My biggest concern with TRID, however, is the increased amount of expenses put upon the lender and the service provider. New technology; training; increased staff; possibly even more time on the phone (depending on how a lender communicates with its service providers) and, of course, increased resources put toward compliance all add up to higher costs throughout the industry. At what point will lenders decide it’s becoming too expensive to originate a mortgage? Will they build these costs into the mortgage where allowable by law? Absolutely. The same holds true with settlement service provides. No longer will they be able to absorb higher operating costs for the sake of being competitive but will need to face the reality of charging a fair cost for services rendered. Although I don’t foresee a mass exodus of mortgage lenders and service providers, I do envision the potential for the consumers to experience a significant cost to the mortgage process. I can also easily imagine lenders taking even fewer risks as to the markets they will serve or the credit they will extend, all to accommodate deteriorating margins.
My question, therefore, is this: Which elements of the transaction do the majority of consumers who participate in the homebuying or home selling process value most? Is it a larger selection of available mortgage products from more lenders, or not having 72 hours to review their settlement services fees? Would they accept a bit more documentation if it meant shaving days or even weeks of delay between the time of the sales agreement and the closing? I’m not remotely suggesting that this is an either-or proposition. Transparency and clarity do not necessarily have to be mutually exclusive with speed, convenience and price. But I fear that TRID has made that a possibility.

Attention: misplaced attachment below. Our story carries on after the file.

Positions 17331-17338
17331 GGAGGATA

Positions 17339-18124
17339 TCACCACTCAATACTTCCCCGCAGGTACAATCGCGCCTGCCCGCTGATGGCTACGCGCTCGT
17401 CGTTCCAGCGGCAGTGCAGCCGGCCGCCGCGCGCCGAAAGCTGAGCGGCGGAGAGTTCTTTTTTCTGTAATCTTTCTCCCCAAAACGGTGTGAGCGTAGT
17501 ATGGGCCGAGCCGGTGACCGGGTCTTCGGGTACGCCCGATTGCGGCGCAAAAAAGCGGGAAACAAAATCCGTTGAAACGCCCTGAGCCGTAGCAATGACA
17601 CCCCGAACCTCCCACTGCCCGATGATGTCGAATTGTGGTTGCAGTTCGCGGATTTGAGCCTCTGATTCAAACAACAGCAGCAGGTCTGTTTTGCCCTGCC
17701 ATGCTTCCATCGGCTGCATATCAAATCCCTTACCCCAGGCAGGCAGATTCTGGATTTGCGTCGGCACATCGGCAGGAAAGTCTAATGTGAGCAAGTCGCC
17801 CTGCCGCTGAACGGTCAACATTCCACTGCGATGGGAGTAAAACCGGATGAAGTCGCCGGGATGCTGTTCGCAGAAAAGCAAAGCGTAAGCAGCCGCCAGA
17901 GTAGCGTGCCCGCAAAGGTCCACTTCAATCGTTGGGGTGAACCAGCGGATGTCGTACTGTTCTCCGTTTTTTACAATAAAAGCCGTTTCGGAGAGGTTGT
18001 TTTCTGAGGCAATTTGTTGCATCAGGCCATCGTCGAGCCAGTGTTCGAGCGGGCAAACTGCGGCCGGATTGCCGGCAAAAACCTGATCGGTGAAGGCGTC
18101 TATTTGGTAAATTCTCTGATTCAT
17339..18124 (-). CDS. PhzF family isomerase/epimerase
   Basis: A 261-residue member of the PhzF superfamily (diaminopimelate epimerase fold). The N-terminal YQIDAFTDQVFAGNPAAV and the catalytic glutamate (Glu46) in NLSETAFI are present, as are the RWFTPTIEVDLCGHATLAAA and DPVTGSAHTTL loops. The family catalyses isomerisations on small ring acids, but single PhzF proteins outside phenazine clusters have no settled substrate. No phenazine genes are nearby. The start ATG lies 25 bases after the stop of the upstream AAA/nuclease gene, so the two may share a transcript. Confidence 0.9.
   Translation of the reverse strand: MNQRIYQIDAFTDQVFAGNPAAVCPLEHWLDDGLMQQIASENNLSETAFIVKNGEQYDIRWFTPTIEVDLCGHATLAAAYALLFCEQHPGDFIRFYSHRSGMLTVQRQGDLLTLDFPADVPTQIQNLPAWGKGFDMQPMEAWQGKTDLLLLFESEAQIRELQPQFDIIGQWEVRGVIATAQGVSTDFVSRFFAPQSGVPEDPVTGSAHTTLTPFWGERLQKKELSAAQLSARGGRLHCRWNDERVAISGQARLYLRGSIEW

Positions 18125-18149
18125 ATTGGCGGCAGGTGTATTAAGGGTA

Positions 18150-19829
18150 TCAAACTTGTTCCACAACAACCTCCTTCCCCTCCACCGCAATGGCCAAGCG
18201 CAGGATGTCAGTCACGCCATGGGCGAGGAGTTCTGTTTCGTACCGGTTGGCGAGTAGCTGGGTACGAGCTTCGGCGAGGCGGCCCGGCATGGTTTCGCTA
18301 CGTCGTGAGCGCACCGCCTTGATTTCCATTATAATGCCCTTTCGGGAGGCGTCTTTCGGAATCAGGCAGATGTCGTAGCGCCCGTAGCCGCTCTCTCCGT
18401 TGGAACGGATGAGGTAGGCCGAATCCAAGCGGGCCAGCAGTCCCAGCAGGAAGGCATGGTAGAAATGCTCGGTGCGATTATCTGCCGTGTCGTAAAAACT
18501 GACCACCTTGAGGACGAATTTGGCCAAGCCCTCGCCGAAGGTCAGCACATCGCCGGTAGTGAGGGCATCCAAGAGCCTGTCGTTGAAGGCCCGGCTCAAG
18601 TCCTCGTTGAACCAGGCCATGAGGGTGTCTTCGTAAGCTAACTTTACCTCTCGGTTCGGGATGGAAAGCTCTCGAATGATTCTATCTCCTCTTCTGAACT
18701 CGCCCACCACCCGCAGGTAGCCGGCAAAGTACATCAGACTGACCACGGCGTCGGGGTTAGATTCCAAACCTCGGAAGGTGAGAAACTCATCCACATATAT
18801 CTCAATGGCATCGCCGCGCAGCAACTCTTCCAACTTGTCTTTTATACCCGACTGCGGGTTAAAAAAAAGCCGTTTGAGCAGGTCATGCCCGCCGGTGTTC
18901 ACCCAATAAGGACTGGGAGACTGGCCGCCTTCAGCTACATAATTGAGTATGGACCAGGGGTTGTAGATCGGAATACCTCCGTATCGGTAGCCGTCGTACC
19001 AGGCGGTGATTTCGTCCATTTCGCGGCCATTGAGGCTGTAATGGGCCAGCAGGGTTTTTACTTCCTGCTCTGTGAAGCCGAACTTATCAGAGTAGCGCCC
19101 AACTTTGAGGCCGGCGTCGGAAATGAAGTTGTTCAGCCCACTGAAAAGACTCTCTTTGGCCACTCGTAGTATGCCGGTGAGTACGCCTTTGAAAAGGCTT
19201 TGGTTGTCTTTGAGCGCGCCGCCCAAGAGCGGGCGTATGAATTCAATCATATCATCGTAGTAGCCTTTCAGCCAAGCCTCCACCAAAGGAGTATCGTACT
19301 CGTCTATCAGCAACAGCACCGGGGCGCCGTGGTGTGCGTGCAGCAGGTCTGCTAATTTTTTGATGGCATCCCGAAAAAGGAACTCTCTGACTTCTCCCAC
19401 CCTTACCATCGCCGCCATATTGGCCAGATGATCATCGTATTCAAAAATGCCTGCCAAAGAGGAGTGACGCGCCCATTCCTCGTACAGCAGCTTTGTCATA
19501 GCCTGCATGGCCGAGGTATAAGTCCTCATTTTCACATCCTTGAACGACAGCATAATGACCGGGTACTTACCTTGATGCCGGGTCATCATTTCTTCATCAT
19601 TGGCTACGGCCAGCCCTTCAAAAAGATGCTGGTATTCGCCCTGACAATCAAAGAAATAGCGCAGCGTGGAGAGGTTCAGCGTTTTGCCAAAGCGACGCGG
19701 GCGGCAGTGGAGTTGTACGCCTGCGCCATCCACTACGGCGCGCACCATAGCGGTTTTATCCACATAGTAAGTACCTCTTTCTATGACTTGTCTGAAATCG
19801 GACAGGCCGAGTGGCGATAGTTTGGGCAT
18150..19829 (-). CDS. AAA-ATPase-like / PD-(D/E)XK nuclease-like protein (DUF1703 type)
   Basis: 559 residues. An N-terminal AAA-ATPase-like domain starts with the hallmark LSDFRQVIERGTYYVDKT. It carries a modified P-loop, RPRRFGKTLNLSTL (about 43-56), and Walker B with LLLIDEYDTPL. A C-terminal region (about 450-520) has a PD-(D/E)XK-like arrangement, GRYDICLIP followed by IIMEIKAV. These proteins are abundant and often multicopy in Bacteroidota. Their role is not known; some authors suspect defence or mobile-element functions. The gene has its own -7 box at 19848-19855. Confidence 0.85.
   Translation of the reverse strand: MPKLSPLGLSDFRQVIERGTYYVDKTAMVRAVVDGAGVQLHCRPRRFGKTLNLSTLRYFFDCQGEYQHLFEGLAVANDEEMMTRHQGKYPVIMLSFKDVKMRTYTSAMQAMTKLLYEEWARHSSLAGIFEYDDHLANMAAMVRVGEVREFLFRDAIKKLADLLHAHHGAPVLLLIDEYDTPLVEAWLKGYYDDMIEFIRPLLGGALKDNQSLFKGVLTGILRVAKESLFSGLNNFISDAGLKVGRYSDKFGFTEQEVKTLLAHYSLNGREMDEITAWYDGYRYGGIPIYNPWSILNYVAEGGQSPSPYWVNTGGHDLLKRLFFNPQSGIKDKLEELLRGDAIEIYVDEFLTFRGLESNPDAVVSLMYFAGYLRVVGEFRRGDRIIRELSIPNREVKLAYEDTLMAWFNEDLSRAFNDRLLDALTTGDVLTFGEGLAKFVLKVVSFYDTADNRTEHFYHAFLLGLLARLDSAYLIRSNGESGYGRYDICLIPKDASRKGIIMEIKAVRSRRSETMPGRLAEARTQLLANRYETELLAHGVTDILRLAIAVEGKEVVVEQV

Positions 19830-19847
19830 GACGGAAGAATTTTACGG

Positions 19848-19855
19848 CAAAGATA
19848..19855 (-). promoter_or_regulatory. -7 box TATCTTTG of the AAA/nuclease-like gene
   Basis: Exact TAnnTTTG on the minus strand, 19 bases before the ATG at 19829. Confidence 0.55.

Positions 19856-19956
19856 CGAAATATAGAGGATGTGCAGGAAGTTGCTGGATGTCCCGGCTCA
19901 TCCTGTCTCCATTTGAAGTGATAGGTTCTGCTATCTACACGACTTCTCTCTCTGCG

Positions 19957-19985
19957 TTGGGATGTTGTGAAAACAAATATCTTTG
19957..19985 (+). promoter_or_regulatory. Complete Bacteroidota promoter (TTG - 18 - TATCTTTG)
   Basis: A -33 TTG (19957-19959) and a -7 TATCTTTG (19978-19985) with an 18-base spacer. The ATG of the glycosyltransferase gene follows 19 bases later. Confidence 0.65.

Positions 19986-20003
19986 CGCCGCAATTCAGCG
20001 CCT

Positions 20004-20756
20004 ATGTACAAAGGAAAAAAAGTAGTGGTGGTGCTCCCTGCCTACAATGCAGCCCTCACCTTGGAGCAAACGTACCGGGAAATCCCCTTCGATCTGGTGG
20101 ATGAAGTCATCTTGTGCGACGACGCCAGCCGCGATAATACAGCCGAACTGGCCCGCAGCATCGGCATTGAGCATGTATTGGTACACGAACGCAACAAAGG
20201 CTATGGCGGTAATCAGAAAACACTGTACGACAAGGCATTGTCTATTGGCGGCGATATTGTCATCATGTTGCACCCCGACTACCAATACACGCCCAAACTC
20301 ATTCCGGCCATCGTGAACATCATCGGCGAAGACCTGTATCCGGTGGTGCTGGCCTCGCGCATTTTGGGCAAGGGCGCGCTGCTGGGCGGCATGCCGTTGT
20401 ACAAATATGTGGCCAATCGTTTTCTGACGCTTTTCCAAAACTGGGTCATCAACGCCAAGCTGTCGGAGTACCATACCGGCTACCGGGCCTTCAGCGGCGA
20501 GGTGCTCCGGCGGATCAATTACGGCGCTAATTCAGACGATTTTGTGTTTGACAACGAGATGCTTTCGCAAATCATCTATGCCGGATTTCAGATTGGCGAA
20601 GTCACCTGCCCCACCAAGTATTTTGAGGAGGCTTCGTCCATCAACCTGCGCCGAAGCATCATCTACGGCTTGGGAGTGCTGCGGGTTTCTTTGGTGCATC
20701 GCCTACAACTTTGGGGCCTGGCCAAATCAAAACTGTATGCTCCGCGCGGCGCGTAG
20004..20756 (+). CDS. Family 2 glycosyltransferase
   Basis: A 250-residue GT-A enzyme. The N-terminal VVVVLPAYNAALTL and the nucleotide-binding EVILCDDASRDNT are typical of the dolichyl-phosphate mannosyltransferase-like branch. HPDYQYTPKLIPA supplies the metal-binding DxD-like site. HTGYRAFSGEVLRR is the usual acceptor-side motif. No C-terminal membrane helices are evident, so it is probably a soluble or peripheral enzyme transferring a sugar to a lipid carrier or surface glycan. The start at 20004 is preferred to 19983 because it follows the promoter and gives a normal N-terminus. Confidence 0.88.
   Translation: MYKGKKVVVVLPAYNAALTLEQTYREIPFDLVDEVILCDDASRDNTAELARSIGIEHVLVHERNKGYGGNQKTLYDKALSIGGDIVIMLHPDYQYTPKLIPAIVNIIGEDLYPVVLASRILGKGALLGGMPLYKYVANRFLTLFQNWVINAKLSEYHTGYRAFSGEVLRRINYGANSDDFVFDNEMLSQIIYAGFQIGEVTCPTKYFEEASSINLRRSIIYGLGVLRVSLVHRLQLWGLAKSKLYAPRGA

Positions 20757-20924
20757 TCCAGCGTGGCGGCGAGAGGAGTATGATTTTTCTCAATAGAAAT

Only time will tell if my concerns are founded. TRID is here to stay—at least for the foreseeable future. I have no doubt we will adapt and improve our processes to accommodate it. But it will be interesting to see the balance between how much it helps the consumer … and how much it harms him or her.
Joseph J. Murin is chairman of JJAM Financial Services and vice chairman of Chrysalis Holding LLC. He is the former chairman of The Collingwood Group LLC, and served as president of Ginnie Mae in 2007-2008. Murin was previously with the U.S. Department of Housing & Urban Development (HUD), to which he brought more than 40 years of diverse experience in the financial services, mortgage and banking industries, including roles as the CEO of a number of financial organizations such as Century Mortgage, Basis 100, Lender’s Service Inc., and MSNi LLC.
This article originally appeared in the October 2015 print edition of National Mortgage Professional Magazine.